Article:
My business credit card is expiring in a few weeks. Soon enough I’ll have to go through the banal exercise of updating the card on file with companies I buy from.
After checking my credit card statements I noticed that seventeen vendors have this card on file for more than one-off transactions. These vendors are either a) SaaS providers that bill monthly or annually or b) marketplaces where I make repeat purchases (Amazon, AppSumo etc).
Of these seventeen vendors, only three reached out PROACTIVELY to nudge me to update my credit card.
Companies that did reach out: Squarespace, Namecheap and Upwork.
Here’s the email from Upwork:
While it may seem trivial I think this is a “blue ocean” for marketers.
I’d bet that most customers don’t keep track of which vendors have their cards on file and on top of that which cards are expiring. Sending proactive card update emails helps lessen the possibility that a customer will inadvertently have their service turned off.
What’s the old saying: “An ounce of prevention is worth a pound of cure”
Thinking about worst-case scenarios it’s easy to see how someone could forget to update their card and the service gets shut off. Bad moment for the brand and the customer.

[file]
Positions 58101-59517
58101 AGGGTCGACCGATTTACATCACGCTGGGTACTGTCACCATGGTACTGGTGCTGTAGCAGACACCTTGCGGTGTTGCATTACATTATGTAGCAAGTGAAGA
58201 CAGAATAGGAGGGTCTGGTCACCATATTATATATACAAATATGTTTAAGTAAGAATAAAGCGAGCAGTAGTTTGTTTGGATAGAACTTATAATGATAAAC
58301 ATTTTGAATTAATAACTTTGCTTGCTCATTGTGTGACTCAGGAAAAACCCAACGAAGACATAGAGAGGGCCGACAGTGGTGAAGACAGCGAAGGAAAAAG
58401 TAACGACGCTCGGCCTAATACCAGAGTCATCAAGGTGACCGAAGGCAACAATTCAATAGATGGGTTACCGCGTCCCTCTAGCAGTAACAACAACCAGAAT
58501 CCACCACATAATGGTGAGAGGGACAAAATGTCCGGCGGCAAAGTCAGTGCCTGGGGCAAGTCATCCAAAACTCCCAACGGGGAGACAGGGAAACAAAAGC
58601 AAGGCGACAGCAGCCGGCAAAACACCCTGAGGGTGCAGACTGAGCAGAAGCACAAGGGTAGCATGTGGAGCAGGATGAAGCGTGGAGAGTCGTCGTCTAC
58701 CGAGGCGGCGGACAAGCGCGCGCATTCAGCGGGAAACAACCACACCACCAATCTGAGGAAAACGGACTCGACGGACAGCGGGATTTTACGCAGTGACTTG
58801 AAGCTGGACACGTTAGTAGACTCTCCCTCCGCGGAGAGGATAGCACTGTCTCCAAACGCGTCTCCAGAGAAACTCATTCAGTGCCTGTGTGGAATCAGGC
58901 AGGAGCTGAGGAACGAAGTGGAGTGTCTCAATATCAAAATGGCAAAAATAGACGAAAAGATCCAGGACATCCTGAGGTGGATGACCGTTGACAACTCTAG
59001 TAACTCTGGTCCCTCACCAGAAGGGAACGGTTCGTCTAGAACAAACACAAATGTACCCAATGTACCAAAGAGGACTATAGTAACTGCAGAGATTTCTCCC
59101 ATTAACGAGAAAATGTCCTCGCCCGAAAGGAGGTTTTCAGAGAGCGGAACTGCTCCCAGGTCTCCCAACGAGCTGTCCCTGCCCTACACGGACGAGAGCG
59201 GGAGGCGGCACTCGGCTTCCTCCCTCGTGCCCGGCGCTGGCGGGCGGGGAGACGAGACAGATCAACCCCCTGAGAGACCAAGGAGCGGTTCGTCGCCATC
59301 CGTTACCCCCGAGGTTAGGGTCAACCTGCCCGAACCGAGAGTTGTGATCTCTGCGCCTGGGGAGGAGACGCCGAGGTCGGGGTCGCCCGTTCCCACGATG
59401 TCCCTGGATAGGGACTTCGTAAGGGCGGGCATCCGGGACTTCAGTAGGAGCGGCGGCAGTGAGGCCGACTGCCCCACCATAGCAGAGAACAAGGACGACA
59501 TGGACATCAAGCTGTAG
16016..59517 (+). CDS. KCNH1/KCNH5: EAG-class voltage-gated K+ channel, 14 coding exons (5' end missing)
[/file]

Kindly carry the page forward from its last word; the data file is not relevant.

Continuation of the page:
Best practices I’ve noticed:
- give timeline: Notice how Upwork gives specific dates of when the credit card expires and when the update needs to happen.
- explain consequences: It’s obvious to most that without a credit card services will stop. This email is a gentle reminder that fixing the issue now will eliminate problems down the road.
- incentivize credit card update: a credit card on file is one of the most valuable assets a business can hold. The downstream effects of an outdated credit card are well worth investing against. Perhaps a percentage discount or special offer would make it a priority for the customer to update their credit card.